Private sector can help move subsistence farming to profit

Self Help AfricaFeatured, News

The private sector cannot be ignored if we are to move subsistence agriculture into profit, a presentation to the Irish Forum for International Agricultural Development (IFIAD) heard, last week.

Tony Simons, Director General of the World Agroforestry Centre spoke about public-private partnerships in front of NGO representatives, academics and representatives of the Irish agri-food sector in a seminar hosted by Gorta-Self Help Africa for the Irish Forum for International Agricultural Development (IFIAD).

Speaking on the topic “Better engaging smallholders with the private sector: blended finance or blended development”, Mr Simons pointed to the need to connect overseas development aid with new and innovative financial sources.

Developing relationships with the private sector offers many benefits, including access to expert knowledge and networks, cost sharing, the development of new approaches for complex challenges, as well as a better understanding of the context in which private companies are working. “When you’re invited to the table, you get to understand better the motivations of private business, and to express yours. As a result, both can be much more powerful in their action,” he said. Risk can be reduced through better regulation and due diligence, he added.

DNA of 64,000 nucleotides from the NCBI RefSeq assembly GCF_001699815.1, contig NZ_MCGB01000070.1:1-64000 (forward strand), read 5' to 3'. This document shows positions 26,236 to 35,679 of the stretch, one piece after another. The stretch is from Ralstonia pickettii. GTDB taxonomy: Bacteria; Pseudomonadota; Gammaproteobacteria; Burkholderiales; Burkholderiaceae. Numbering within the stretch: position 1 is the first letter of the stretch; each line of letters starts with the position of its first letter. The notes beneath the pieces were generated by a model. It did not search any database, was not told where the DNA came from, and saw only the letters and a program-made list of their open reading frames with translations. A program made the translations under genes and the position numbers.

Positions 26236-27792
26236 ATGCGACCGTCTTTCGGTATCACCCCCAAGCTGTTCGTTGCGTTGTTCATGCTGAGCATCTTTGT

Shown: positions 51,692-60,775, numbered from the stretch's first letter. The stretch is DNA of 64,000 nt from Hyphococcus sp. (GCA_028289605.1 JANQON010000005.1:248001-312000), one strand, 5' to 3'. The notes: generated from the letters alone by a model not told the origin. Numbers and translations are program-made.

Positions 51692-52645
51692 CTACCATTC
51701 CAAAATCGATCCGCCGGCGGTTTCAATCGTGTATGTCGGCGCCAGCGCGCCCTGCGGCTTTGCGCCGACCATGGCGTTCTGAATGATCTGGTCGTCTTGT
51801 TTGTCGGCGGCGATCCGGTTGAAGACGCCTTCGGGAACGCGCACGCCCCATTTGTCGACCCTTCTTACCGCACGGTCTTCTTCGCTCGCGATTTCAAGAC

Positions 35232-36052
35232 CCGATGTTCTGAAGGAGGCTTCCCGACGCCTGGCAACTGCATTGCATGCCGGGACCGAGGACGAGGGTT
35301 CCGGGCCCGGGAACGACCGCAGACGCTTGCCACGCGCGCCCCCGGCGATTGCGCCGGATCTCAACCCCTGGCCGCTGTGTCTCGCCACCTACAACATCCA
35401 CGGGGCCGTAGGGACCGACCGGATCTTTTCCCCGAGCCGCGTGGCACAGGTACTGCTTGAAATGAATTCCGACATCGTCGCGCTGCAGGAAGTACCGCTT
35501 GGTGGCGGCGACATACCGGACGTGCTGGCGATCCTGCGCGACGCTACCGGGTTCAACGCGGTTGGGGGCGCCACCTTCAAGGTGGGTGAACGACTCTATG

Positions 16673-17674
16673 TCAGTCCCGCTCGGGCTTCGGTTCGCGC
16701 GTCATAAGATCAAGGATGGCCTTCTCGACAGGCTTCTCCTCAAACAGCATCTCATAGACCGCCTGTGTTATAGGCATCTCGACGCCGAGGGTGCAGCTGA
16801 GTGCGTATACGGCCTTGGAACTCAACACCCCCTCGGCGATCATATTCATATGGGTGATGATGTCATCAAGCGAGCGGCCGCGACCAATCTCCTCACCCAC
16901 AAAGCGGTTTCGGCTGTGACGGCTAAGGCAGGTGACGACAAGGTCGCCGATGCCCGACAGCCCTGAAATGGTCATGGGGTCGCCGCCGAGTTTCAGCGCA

“There are funds for development in government aid, in the financial sector, in the private sector, in research and development. But the question is: how do you leverage that?” he asked. “Blended finance, through a combination of different financial instruments, such as loans, grants and others, offer new strategic opportunities to leverage commercial funding in support of development activities.”

According to Tony Simons, public-private partnerships have the potential to significantly scale up agricultural innovation and to provide lasting change for the communities involved. “Public-private partnerships are currently poorly understood. Everyone has to step up their game. I believe that the likes of Irish Aid can play a important part by facilitating that dialogue,” he concluded.

The Irish Forum for International Agricultural Development (IFIAD) is a consortium of Irish farming expertise, academics and NGOs who are focussed on harnessing Irish farming experience to address the challenges affecting communities in poorer regions of the world.